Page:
Jamal Akl
(BE ’70) is group vice president for sales, proposals, and support at Consolidated Contractors Company. He lives in Athens, Greece.

Khalil Cotran
(BS ’70) is the managing director of NBK Capital in Kuwait. He earned his master’s degree in 1972 and his doctorate in 1976 from the University of Louisiana.

Levent Yaveroglu
(BBA ’72) is a senior partner of Deloitte Turkey, and the founder and chairman of the Deloitte Educational Foundation. He holds a master’s degree from Middle East Technical University in Turkey, where he is a sworn certified accountant. Yaveroglu and his wife of 35 years live in Istanbul. They have a son, Tolga, and two grandsons. Yaveroglu would love to hear from classmates.

Abdallah Abdul Wahab
(BE ’73) is the director of Urban Community Al Fayhaa in Tripoli, Lebanon.

Nayla Boulos Rathle
(BBA ’74) lives in Belmont, Massachusetts where she is division administrator (Solar, Stellar, and Planetary Astrophysics) at the Smithsonian Astrophysical Observatory in Cambridge, Massachusetts, a research bureau of the Smithsonian Institution.  While working for the Smithsonian, Rathle earned her graduate certificate in management in 1999 from the Radcliffe Seminars.  She is married to Mario Rathle and is a doting aunt to her two nephews who live in Paris.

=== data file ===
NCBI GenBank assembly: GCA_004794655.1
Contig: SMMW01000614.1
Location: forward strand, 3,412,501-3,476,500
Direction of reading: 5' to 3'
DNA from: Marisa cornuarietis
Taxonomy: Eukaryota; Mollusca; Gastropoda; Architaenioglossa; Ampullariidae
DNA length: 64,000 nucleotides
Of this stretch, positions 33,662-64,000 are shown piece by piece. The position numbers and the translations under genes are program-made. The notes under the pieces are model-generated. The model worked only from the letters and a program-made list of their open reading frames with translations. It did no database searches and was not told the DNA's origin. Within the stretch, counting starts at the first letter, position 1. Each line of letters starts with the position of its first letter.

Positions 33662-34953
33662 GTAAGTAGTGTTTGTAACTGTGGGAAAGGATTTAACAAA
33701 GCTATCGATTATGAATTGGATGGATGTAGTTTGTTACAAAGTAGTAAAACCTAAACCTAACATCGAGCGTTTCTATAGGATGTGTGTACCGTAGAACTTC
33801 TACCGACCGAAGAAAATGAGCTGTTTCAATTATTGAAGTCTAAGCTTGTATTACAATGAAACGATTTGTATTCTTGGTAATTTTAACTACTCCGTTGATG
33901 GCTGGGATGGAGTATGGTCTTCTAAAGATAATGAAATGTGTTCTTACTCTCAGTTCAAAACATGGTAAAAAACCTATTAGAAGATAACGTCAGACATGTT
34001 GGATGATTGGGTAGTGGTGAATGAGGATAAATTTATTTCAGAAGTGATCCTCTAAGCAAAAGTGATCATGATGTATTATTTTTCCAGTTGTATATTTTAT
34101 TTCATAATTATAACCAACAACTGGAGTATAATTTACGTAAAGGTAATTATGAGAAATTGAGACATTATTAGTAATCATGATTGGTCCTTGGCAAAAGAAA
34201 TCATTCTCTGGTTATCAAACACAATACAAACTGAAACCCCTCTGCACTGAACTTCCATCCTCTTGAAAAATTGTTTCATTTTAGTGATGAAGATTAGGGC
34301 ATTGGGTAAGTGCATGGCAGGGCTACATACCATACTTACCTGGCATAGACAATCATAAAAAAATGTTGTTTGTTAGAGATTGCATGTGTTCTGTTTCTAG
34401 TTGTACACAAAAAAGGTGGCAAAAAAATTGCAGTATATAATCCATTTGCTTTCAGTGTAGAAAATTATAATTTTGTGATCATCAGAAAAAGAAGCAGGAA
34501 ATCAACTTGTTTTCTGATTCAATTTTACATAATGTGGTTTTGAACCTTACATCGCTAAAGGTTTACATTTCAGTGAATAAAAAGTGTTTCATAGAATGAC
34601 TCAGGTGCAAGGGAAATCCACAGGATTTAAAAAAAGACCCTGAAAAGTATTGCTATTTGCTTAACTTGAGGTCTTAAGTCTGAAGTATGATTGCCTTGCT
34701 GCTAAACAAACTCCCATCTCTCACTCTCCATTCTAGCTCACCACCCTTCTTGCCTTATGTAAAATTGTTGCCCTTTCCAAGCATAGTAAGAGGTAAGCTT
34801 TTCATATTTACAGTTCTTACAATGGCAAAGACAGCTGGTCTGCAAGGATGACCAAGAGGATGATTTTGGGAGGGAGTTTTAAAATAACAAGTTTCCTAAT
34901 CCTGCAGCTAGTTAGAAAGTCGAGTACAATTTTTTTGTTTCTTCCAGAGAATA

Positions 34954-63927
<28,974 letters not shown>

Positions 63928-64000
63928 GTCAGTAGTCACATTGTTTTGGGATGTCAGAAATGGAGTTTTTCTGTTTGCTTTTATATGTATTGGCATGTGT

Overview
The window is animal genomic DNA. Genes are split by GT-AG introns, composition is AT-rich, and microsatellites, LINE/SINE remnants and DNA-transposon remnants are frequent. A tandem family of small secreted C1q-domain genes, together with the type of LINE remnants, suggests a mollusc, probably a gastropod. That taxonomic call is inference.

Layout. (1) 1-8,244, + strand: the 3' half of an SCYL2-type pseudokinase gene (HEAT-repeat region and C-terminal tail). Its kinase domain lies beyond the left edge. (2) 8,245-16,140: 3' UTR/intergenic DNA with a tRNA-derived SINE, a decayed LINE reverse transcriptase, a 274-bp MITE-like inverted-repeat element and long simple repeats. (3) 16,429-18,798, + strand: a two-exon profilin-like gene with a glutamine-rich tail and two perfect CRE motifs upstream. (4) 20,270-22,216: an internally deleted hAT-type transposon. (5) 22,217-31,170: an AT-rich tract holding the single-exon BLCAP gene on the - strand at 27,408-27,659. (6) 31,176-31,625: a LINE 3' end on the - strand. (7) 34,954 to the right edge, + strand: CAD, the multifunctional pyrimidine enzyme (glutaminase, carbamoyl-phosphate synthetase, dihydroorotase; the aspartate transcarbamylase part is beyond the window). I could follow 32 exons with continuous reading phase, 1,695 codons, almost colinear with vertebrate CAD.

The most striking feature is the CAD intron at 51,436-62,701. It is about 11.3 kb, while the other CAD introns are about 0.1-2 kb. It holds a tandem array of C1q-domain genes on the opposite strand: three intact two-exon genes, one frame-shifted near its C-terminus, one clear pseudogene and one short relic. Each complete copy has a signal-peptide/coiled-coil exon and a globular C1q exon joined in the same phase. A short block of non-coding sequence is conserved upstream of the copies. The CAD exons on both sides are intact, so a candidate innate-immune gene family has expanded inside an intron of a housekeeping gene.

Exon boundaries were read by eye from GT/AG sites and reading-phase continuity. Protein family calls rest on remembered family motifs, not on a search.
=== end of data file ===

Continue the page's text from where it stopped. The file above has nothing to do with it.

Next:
Hagop Holtian
(BE ’75) lives in Beirut and works as an electrical engineering consultant at Pierre Dammous & Partners.

Kamal F. Badr
(BS ’76, MD ’80) is founding dean of the Medical School at the Lebanese American University. Badr is working towards fulfilling the school’s mission “to educate and train a new physician, one superbly trained in the art and science of medicine, and who believes deeply that a physician is, above all, a merciful healer.” Visit the LAU School of Medicine at

Arshag Mooradian
(BS ’76, MD ’80) is chair of the Department of Medicine and a professor at the University of Florida College of Medicine. Mooradian lives in Jacksonville, Florida.

Karim Samir Tabet